Juror anonymity was unknown to American common law and jurisprudence in the country?s first two centuries. Anonymity was first employed in federal prosecutions of organized crime in New York in the 1980's. Although anonymous juries are unusual since they are typically only empanelled in organized-crime cases, its use has spread more recently to widely publicized cases, such as the federal prosecution of police officers accused of beating Rodney King and the trial of those accused of the 1993 World Trade Center bombing. In these cases, attorneys selected a jury from a panel of prospective jurors whose names, addresses, ethnic backgrounds and religious affiliations remained unknown to either side. This unorthodox procedure, designed to protect jurors from outside influence and the fear of retaliation, has occasionally been employed in New York federal courts since the trial of drug kingpin Leroy "Nicky" Barnes. Despite apparent benefits, critics assail anonymous juries on the grounds that they are an infringement of the sixth amendment guarantee of an impartial jury and because they present a serious and unnecessary erosion of the presumption of innocence. Since many attorneys believe trials are frequently won or lost during jury selection, any procedure diminishing the role of counsel in the procedure necessitates close scrutiny and criticism. Opponents of anonymous juries argue that the procedure restricts meaningful voir dire, (questioning of the jury panel), and thereby undermines the defendant's sixth amendment right to an impartial jury. Critics also claim that jurors interpret their anonymity as proof of the defendant's criminal proclivity, thereby subverting the presumption of innocence. However, consistent with due process and the sixth amendment, the trial judge may refuse to ask prospective jurors any questions not reasonably calculated to expose biases or prejudices relevant to the case. Although addresses and group affiliations may indicate significant potential for bias, attorneys do not have an unfettered right to this information in every circumstance. Denying access to these facts may indeed constrain an attorney's ability to assemble an ideal jury, but it violates no constitutional right.
1. The primary purpose of the passage is to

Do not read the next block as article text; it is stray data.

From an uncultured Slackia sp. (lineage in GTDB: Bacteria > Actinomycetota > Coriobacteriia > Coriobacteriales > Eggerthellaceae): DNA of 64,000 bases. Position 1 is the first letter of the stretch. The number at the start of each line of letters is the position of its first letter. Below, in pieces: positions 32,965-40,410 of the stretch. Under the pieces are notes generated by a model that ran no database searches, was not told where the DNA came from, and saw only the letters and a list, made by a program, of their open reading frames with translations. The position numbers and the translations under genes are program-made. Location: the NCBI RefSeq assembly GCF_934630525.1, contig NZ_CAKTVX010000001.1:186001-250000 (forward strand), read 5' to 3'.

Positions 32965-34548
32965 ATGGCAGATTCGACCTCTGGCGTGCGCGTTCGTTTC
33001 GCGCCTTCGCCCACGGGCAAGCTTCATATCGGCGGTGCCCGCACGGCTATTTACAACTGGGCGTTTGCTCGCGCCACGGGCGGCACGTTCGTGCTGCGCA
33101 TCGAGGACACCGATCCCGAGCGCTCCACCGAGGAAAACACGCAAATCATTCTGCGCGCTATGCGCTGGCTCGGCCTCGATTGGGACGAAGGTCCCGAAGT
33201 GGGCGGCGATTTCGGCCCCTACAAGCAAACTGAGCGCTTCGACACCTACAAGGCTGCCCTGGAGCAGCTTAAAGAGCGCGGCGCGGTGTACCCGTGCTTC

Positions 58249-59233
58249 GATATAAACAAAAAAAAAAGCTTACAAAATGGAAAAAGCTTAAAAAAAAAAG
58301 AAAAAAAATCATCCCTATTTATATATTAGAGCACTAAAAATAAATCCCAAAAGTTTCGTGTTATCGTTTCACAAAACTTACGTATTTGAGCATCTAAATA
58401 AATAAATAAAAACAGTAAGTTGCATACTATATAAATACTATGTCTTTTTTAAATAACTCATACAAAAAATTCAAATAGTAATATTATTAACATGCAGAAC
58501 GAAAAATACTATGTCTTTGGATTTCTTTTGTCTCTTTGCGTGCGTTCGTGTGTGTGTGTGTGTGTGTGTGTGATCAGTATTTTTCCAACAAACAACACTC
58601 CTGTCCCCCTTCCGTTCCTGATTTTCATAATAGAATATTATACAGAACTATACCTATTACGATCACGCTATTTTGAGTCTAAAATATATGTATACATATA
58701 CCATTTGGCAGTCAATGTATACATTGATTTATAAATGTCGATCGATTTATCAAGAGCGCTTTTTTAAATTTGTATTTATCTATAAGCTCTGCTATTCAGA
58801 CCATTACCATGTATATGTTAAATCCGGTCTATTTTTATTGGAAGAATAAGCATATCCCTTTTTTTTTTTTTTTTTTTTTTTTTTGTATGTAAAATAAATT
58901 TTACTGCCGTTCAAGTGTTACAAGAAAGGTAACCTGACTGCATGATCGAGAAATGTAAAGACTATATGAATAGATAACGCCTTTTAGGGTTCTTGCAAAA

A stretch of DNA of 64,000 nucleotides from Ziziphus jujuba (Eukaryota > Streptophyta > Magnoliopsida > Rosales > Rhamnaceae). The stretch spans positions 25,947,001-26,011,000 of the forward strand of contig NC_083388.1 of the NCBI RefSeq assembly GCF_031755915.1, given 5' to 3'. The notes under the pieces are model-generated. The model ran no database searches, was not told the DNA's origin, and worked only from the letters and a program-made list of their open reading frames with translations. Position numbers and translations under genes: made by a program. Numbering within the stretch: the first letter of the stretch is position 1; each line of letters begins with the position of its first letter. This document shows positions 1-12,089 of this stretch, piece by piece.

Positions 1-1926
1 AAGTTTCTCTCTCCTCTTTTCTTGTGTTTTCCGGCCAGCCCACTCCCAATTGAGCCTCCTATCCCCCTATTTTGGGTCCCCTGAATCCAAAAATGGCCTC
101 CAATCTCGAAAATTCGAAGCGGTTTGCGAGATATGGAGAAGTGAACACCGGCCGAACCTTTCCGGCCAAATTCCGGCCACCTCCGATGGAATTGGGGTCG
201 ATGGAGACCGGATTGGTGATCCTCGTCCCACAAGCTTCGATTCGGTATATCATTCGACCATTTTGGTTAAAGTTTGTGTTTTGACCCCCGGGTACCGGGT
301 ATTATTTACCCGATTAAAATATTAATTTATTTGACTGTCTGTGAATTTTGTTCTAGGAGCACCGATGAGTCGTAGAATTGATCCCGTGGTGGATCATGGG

A. Enumerate reasons why anonymous juries are unconstitutional
B. Discuss whether anonymous juries are an infringement of the sixth amendment
C. Identify a shortcoming in a scholarly approach to jurisprudence
D. Define the concept of anonymous juries and explore efforts taken over the last twenty
E. years to increase their use Review strategies for ensuring that anonymous juries will not infringe on the constitutional right to a fair trial of one?s peers
2. It can be inferred from the passage that a jurors ethnic background and religious affiliation
A. Is considered by defendants not to have a significant effect on the outcome of their trials
B. Is considered by defendants to have a significant effect on the outcome of their trials
C. Would be unlikely to have a significant effect on the verdict of a trial
D. Is considered by attorneys likely to have a significant effect on the verdict of a trial
E. Is considered by attorneys unlikely to have a significant effect on the verdict of a trial in a widely publicized case
When I read the passage - the author seems to be questioning the juror anonymity. And I also read that defendant is not in favor of this as it seems to violate his right to impartial jury. So the answer to Q2 should be B. Am I missing something here? How can the author infer "no effect" on the trial when juror anonymity may be against the sixth amendment ?? Is this because of the last line -
Denying access to these facts may indeed constrain an attorney's ability to assemble an ideal jury, but it violates no constitutional right.